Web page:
Br Atom

Posted : admin On 1/3/2022
  • First, Br 2 molecule is polarized by alkene bond. With that, electrons in the double bond attacks the positively charged Br atom and forms a cyclic bromonium ion. Other Bromine atom is eliminated as a bromide ion.
  • Substitution reaction, any of a class of chemical reactions in which an atom, ion, or group of atoms or ions in a molecule is replaced by another atom, ion, or group. An example is the reaction in which the chlorine atom in the chloromethane molecule is displaced by the hydroxide ion, forming.

The isolated K atom is larger than the isolated Br atom. What type of bond is expected between K and Br? Which Ion in the compound KBr is larger? K is the largest ion in the compound KBr (2) Define: Bond length and Bond energy.

Chapter 13: Spectroscopy

Isotope patterns for -Cl and -Br

Br atom model
  • Mass spectrometers are capable of separating and detecting individual ions even those that differ only by a single atomic mass unit (note in rality they are far more sensitive than that!)
  • As a result, molecules containing different isotopes can be distinguished.
  • This is most apparent (at this level) when atoms such as bromine or chlorine are present in a molecule because those elements naturally exist with a significant % of the heavier isotope.
  • For example, while C has 2 common isotopes, 12C and 13C, 13C represents only about 1% of natural carbon. In contrast, Cl has 2 common isotopes, 35Cl and 37Cl, with about 25% being 37Cl.
  • Typically, one looks at the molecular ion peak, 'M' (since this is being identified and used to determine the MW).
  • When working with MW from the molecular ion in MS, the best approach is to always use the lighter ion (i.e. M) and the mass of the lighter isotope (i.e. for Cl use 35 not 35.5, or, for Br use 79 and not 80)
  • 35Cl : 37Cl exists naturally in an almost 3:1 ratio, so we observe peaks at 'M' (molecules with an atom of 35Cl) and 'M+2' (molecules an atom of 37Cl) are obtained with relative intensity 3:1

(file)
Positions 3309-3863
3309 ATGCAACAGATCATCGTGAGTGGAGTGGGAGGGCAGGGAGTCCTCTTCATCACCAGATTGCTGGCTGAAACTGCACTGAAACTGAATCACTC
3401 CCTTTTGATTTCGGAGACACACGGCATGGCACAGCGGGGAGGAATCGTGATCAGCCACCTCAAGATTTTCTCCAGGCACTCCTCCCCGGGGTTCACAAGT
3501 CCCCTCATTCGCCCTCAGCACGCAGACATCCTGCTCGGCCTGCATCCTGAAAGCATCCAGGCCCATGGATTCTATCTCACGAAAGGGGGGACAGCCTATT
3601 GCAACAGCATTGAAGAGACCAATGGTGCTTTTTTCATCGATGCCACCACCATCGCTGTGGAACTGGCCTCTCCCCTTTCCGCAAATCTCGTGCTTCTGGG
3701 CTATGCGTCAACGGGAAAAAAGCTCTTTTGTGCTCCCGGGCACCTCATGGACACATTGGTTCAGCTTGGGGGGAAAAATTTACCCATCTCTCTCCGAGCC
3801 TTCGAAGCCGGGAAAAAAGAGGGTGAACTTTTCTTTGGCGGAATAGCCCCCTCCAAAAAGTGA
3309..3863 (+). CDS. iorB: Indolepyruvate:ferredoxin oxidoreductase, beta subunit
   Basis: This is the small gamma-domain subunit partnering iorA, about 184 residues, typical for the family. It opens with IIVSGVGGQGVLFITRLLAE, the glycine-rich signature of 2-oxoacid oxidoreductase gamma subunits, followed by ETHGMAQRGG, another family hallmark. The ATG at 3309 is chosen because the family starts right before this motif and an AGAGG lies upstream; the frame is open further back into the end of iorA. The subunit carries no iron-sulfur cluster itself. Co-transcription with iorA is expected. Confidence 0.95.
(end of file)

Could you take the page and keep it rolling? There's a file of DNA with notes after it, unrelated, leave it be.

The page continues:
• 79Br : 81Br exists naturally in an almost 1:1 ratio, so we observe peaks at 'M' (molecules with an atom of 79Br) and 'M+2' (molecules an atom of 81Br) are obtained with relative intensity 1:1
  • Note that since the relative natural abundances of the isotopes are different, you can tell the difference between the presence of Cl and Br. The patterns are different, they look different.
  • 'M+1' peaks are usually seen due to the presence of 13C in the sample but because 13C is only about 1% of natural carbon, the peaks tend to be small (unless there is a large number of C atoms present). Note that you can see the small peaks due to the presence of 13C in the figures shown for Cl and Br, they look like little shadows on the right of the other peaks.

The following two examples of mono-haloalkanes mass spectra show the characteristic isotope patterns of monohalogenated molecules. The patterns are highlighted in the green boxes:

Example 1 :

This MS is of 2-chloropropane, C3H7Cl.

Note the characteristic isotope pattern at 78 (M) and 80 (M+2) in a 3:1 ratio.
Loss of 35Cl from 78 or37Cl from 80 gives the base peak a m/z = 43 (M - 35 = M+2 - 37 = 43) corresponding to the secondary propyl cation.
Note that the peaks at m/z = 63 and 65 represent fragment ions that still contain Cl and therefore also show the 3:1 isotope pattern.
The very small peak at 79 represents M+1, the small number of molecules that contain 35Cl and an atom of 13C rather than 12C.